By Roshan Bhattarai and Daniel Moon
COVID-19 as a reasonable explanation for withdrawal, denying deposition testimony, and uncorroborated inventor testimony are a few of the topics covered in Banner Witcoff’s latest installment of PTAB Highlights.
COVID-19 Related Budget Pressures Is Reasonable Explanation to Withdraw Petition. Petitioner filed a motion, jointly with the Patent Owner, to dismiss and terminate IPR proceeding. Petitioner’s assertion that it “seeks to allocate its budget and resources, including in light of COVID-19 related budget pressures,” was found by the Board as a reasonable explanation for the change in circumstances. The Board accordingly granted the motion as other criteria were satisfied in addition to the reasonable explanation criteria. Unified Patents, LLC. v. Quartz Auto Technologies, LLC, IPR2020-01118, Paper 13 (Dec. 3, 2020) (Quinn, joined by Barrett and Browne).
Denying Deposition of a Witness Whose Same Declaration Was Prepared for Another Proceeding. Denying a deposition of Patent Owner’s witness because her same declaration was prepared for district court litigation and her cross-examination in the IPR proceeding is not routine discovery. The Board also denied Petitioner’s alternative additional discovery request, holding that it does not meet the “‘necessary in the interest of justice’” standard under Garmin. Medtronic, Inc. et al. v. Teleflex Medical Devices SARL f/k/a Teleflex Innovations SARL et al., IPR2020-00126, Paper 77 at 4-5 (Dec. 8, 2020) (Snedden, joined by Tornquist and Paulraj).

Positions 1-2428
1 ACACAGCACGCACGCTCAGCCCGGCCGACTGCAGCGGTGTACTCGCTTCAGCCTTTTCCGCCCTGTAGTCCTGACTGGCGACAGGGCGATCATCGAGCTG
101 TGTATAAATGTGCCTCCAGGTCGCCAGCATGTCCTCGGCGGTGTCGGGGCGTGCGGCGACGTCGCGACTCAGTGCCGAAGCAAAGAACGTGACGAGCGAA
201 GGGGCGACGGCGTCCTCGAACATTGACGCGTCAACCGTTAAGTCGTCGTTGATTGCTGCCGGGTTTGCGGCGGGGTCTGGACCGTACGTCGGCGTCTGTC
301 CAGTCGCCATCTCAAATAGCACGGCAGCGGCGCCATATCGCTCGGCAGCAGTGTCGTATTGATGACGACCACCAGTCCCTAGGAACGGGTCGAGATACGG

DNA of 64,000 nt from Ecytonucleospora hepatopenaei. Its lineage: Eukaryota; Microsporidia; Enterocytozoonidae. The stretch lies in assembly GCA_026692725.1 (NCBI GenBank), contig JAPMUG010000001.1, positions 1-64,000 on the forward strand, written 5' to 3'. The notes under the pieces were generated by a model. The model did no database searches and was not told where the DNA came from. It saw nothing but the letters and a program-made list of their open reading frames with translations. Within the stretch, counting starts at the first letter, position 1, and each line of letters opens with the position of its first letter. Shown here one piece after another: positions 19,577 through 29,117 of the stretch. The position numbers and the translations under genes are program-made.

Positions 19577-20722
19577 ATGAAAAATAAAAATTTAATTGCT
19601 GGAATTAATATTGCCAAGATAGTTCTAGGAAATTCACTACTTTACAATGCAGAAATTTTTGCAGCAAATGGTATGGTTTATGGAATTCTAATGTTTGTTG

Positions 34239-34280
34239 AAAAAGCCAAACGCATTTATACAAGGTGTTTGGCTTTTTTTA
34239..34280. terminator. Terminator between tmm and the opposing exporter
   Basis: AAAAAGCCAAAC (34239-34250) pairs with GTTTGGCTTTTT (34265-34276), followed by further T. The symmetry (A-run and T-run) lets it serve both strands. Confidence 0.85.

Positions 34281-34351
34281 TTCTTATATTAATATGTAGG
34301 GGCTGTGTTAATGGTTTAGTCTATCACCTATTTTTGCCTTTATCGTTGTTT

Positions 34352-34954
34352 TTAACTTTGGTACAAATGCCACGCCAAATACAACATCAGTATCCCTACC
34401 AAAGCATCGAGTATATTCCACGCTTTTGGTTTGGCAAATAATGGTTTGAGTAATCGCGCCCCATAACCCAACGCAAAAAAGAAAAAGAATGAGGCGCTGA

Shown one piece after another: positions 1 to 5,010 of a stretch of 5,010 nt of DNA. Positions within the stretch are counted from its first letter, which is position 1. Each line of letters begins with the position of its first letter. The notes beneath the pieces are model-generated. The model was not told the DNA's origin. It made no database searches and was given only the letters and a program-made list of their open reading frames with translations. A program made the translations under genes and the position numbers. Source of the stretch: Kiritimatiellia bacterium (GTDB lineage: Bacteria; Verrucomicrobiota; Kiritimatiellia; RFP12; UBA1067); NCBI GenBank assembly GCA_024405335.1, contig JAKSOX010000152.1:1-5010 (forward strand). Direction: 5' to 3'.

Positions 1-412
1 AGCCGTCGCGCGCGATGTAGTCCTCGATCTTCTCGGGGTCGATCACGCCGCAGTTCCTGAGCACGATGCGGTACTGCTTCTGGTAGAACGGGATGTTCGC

Copying May Not Be Compelling Evidence of Nonobviousness Without Showing Petitioner’s Failed Attempt at Independent Development. Denying Patent Owner’s argument that Petitioner’s copying is compelling evidence of nonobviousness because evidence that Petitioner had access to Patent Owner’s non-public information regarding the method of the patent at issue and that Petitioner began marketing and selling its own products practicing the claimed method at some point following receipt of that information is not enough without showing evidence of Petitioner’s failed attempts at independent development. L’Oréal USA, Inc. v. Liqwd, Inc. et al., PGR 2017-00012, Paper 120 at 9-10 (Dec. 9, 2020) (Kaiser, joined by Ankenbrand and Cotta).
Denying Motion to Exclude the Declaration of Patent Owner’s Expert. Denying Petitioner’s motion to exclude the declaration of Patent Owner’s expert because Petitioner’s arguments raised in the motion relate to the sufficiency, rather than admissibility, of evidence and a motion to exclude may not be used to challenge the sufficiency of the evidence. Illumina, Inc. v. Natera, Inc. f/k/a Gene Security Network, IPR2019-01201, Paper 54 at 55-56 (Dec. 11, 2020) (Hardman, joined by Obermann and Mitchell).